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Am Fam Physician. 2022;106(2):165-172

This clinical content conforms to AAFP criteria for CME.

Author disclosure: No relevant financial relationships.

Abdominal aortic aneurysm is a pathologic condition with progressive abdominal aortic dilatation of 3.0 cm or more that predisposes the abdominal aorta to rupture. Most abdominal aortic aneurysms are asymptomatic until they rupture, although some are detected when an imaging study is performed for other reasons. The risk factors for abdominal aortic aneurysm include hypertension, coronary artery disease, tobacco use, male sex, a family history of abdominal aortic aneurysm, age older than 65 years, and peripheral artery disease. Abdominal ultrasonography is the preferred modality to screen for abdominal aortic aneurysm because of its cost-effectiveness and lack of exposure to ionizing radiation. Abdominal aortic aneurysm can be managed medically or surgically, depending on the patient's symptoms and the size and growth rate of the aneurysm. Medical management is appropriate for asymptomatic patients and smaller aneurysms and includes tobacco cessation and therapy for cardiovascular risk reduction. Surgical management, which includes open and endovascular aneurysm repair, is indicated when the aneurysm diameter is 5.5 cm or larger in men and 5.0 cm or larger in women. Surveillance of abdominal aortic aneurysm depends on the size and growth rate of the aneurysm. The most serious complication of abdominal aortic aneurysm is rupture, which requires emergent surgical intervention. The U.S. Preventive Services Task Force recommends that men with a history of smoking who are 65 to 75 years of age should undergo one-time abdominal aortic aneurysm screening with ultrasonography.

Abdominal aortic aneurysm (AAA) is the abnormal dilatation of the infrarenal abdominal aorta of 3.0 cm or more.1 It occurs when the abdominal aortic wall weakens, causing it to bulge or balloon, resulting in permanent and progressive focal dilatation of the abdominal aorta2 (Figure 1). AAA is the 14th leading cause of mortality in the United States, resulting in 4,500 deaths each year.3 Approximately 45,000 surgeries for AAA repair are performed annually.1,3 AAA affects about 1.5% of men older than 60 years and 1% of women older than 64 years.4 Women are known to have worse outcomes with AAA than men. This is likely due to the lack of screening and late presentation associated with larger aneurysms that tend to grow faster and have a four times higher risk of rupture at diameters of 5.0 cm to 5.9 cm.5 The average annual risk of rupture for aneurysms that are 6.0 cm or larger is more than 10%.6 A ruptured AAA is associated with high mortality rates. Between 59% and 83% of patients die before they reach a hospital or have surgery.1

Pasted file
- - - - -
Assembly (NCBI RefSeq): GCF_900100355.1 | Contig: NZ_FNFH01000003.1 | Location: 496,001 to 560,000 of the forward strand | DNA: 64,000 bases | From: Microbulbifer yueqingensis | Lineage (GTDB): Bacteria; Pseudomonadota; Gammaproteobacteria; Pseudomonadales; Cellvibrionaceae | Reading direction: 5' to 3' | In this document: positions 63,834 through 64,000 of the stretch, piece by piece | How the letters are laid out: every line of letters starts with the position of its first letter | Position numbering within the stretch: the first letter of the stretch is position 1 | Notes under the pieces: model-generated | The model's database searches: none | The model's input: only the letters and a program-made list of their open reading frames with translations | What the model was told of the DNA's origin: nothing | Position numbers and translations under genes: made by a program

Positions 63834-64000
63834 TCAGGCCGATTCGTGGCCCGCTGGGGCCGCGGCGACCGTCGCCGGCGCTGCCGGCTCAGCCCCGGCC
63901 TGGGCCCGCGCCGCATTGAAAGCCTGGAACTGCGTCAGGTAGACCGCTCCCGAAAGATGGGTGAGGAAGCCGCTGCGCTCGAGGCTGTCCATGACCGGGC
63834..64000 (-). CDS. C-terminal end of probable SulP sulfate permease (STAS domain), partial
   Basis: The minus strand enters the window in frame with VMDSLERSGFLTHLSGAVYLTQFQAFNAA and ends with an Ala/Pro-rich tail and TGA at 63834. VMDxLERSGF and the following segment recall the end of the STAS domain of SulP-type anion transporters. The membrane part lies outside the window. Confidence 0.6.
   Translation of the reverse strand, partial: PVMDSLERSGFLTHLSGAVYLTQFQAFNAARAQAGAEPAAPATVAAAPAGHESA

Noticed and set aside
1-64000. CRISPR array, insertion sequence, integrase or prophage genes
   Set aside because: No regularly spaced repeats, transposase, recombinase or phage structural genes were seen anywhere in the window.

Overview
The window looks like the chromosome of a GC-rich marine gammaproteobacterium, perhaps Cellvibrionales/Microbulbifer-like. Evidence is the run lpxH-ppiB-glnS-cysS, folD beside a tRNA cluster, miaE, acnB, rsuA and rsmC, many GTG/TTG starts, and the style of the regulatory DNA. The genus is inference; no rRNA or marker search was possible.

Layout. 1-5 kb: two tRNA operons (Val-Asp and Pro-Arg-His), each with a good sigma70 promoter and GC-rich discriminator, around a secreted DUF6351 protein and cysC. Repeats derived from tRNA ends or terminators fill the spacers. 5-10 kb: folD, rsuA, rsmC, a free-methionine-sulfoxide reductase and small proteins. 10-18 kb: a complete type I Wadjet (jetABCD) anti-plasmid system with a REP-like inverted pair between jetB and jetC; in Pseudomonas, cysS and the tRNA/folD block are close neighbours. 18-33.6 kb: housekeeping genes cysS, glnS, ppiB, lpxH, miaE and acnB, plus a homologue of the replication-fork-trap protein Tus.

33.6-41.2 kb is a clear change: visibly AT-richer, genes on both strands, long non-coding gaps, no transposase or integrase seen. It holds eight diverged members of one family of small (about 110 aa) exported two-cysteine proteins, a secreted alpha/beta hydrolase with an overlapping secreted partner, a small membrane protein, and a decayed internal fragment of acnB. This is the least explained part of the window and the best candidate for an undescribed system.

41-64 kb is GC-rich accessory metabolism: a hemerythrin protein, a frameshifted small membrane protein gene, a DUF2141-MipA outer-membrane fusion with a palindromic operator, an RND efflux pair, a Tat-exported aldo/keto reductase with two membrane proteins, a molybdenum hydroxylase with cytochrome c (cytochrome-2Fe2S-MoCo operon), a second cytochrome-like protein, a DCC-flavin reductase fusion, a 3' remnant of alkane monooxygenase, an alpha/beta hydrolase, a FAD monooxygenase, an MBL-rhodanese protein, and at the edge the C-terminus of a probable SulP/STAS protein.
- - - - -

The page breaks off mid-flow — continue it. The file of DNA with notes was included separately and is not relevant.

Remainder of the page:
A history of smoking is responsible for 75% of AAAs.7 In 2005, the U.S. Preventive Services Task Force (USPSTF) recommended one-time ultrasonography to screen for AAA in men 65 to 75 years of age who had ever smoked. This recommendation was updated in 2014 and 2019 and is supported by the American Academy of Family Physicians. Epidemiologic literature defines a patient with a history of smoking as someone who has smoked 100 or more cigarettes in their lifetime.8 Although the recommendations are stratified by men and women, the net benefit is driven by biological sex rather than gender identity.


AAA occurs from the degenerative process of smooth muscle cell loss and structural deterioration of the aortic wall, specifically within the elastic media and adventitia.9 Matrix metalloproteinase, a proteolytic enzyme released by T and B lymphocytes, macrophages, and other chronic inflammatory cells, destroys the elasticity and collagen of smooth muscle.10,11

Risk Factors

Cigarette smoking is the greatest risk factor for developing AAA. Other risk factors include a family history of AAA and conditions that are associated with cardiovascular disease such as hypertension, coronary artery disease, atherosclerosis, and stroke (Table 1).6,12 Although diabetes mellitus alone is not a risk factor for AAA, when associated with coronary artery disease and peripheral artery disease, it is linked to AAA growth and rupture.13

Major risk factors
Male sex*
Older than 65 years*
Tobacco use*
Additional risk factors
Cerebrovascular disease
Coronary artery disease
Family history (i.e., first-degree relatives) of abdominal aortic aneurysm
History of aneurysm on a peripheral vessel
Peripheral artery disease


Most AAAs are asymptomatic until they rupture, although some may be identified during an evaluation of abdominal symptoms. AAA is often detected as an incidental finding when ultrasonography, computed tomography of the abdomen, or magnetic resonance imaging is performed for other purposes. For patients who present with unexplained abdominal discomfort, such as pain that radiates to the back, flank, and groin, abdominal palpation is reasonably accurate in diagnosing AAA and does not increase the risk of rupture.12 One study reported that the sensitivity of abdominal palpation increases significantly with AAA diameter, ranging from 29% for aneurysms 3.0 cm to 3.9 cm, 50% for those 4.0 cm to 4.9 cm, and 75% for those 5.0 cm or larger.14 The most common finding on the abdominal examination is a pulsatile mass around the umbilicus. A bruit can sometimes be heard on the pulsatile mass. Patients with popliteal artery aneurysms have a high prevalence of AAA and vice versa.15 Therefore, examining both popliteal arteries and the abdominal aorta is important when an arterial aneurysm is suspected. One study found that abdominal obesity can decrease the sensitivity of palpation.14 Physical examination has been used in practice but has low sensitivity (39% to 68%) and specificity (75%) and is not recommended for screening in patients who are obese.

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